Thursday, May 3, 2012

Did they have that back then?

I had come a long way from my humble Catholic school beginnings to a university freshman. As is so often the case with freshmen, I was taking several "core" classes that were required before upper level "major" classes could be taken. One of them was world history. We began with ancient history, Egypt, Greece, Mesopotamia and all that jazz. As the semester went on, we worked our way to Alexander the Great. My professor, Dr. Wilson, who was a brilliant world history teacher, but whom later disappointed me with his acute interested in southern history, made mention that Alexander the Great was speculated to have been gay or bisexual.

A speculation I had long known of, I found it completely uncompelling. Would that it were the same for my classmates. Several small gasps filled the room followed by an awkward silence. Dr. Wilson looked up, with a brow raised, partially aware but partially puzzled that his statement was the source of discomfort. What seemed like an eternity of silence, but was likely the span of a few seconds, was finally broken by the confused question of a prospective frat boy.

"Did they have that back then?"

The class's reaction was split about 50/50 between inquisitiveness and incredulity. I'm sure you can guess which half I helped populate. Dr. Wilson couldn't help but giggle and say, "Yeah, it's not like being gay is a new thing."

The inquisitive half of the class was still silently astonished.

He continued, "I'm not sure what makes people think homosexuality is a new thing. It's been around since the beginning of time and has been referenced throughout history for at least as long as we've had some kind of recorded history."

The incredulous half of us grinned and Dr. Wilson went back to the lesson.

I was unaware how a person could make it through a minimum of 12 years of education, which is generally the case unless a child prodigy like Doogie Howser comes along, and not know that homosexuality is a perfectly normal, natural thing. Perhaps, the students that were perplexed had attended Christian schools, this was in the Bible belt after all. However, the vast majority of students had attended public schools.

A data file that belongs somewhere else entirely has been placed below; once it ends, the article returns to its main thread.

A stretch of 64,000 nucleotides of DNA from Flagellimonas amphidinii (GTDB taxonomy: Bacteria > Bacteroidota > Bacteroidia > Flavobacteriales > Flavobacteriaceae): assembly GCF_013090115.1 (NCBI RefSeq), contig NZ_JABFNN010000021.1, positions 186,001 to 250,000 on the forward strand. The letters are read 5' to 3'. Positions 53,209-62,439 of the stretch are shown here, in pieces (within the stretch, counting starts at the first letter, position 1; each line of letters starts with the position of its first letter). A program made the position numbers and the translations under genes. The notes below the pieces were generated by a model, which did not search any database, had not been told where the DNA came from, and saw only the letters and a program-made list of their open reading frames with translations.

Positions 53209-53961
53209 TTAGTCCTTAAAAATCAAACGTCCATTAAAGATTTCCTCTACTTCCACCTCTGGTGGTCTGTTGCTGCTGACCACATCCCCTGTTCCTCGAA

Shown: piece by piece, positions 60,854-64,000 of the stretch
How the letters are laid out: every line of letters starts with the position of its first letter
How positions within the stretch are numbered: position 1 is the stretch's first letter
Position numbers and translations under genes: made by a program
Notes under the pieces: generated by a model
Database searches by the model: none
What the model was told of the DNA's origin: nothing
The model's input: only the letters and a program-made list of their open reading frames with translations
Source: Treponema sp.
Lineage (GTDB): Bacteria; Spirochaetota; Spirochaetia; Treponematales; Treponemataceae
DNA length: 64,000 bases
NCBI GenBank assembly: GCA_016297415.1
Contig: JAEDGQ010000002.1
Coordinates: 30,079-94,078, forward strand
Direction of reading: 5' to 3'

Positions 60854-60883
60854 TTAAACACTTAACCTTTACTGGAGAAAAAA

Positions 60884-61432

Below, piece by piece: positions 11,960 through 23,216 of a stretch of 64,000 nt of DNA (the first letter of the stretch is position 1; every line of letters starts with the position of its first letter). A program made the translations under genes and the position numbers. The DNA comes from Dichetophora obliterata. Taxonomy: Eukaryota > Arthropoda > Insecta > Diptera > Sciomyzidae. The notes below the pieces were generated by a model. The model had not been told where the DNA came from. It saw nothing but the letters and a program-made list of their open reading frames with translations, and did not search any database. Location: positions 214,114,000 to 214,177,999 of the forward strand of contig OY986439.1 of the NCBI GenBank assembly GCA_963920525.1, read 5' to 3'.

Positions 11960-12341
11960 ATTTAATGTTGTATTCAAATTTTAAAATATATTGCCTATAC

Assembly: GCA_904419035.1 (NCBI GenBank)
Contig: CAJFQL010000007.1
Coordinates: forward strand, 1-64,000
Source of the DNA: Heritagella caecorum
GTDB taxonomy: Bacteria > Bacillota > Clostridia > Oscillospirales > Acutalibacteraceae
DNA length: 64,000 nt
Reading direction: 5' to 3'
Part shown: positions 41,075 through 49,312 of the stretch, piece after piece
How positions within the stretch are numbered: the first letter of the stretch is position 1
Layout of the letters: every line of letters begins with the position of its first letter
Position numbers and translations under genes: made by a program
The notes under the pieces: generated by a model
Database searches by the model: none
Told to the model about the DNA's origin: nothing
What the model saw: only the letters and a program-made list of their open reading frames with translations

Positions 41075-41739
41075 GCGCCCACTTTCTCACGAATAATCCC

While technically, I had attended a "Christian" school, one can no longer paint Catholic schools with the same brush as Christian schools. In Catholic school we learned about evolution, heliocentrism, the big bang, the birth and death of stars, the real ages of the planets. Of course, once we got to religion class, they tried to push, "Yeah well...God made all that stuff happen," but I'll take that over the alternative. We read books like Tom Sawyer (without the recently forced change of Nigger Jim's name, as it should be), Martian Chronicles, Ulysses, My Brother Sam is Dead, To Kill a Mockingbird, and several other books that have topped the Most Banned Books of All Time list. We got a real, quality education.

Of course, I do remember a time when I was very young and also learning about Alexander the Great and asking the same question. The only difference is, at the time, I was in 6th grade. How is it that I spent the majority of my educational life in a religiously affiliated school and I knew more about basic sexuality than kids who had been in public school the whole time? Am I the only one who finds that disturbing? Worse, this was years ago, before some states outlawed the mere mention of anything LGBT

At the risk of siding with the Catholic church on anything, I am, to this day, eternally grateful for the education I received through Catholic school. Thanks to the top notch education I received, when I decided to go to public high school, I breezed through, as most of it was a review for me. Likewise, I never had to be the target of the incredulous arrows my classmates' eyes shot at me while asking an extremely naive question like, "Did they have that back then?"

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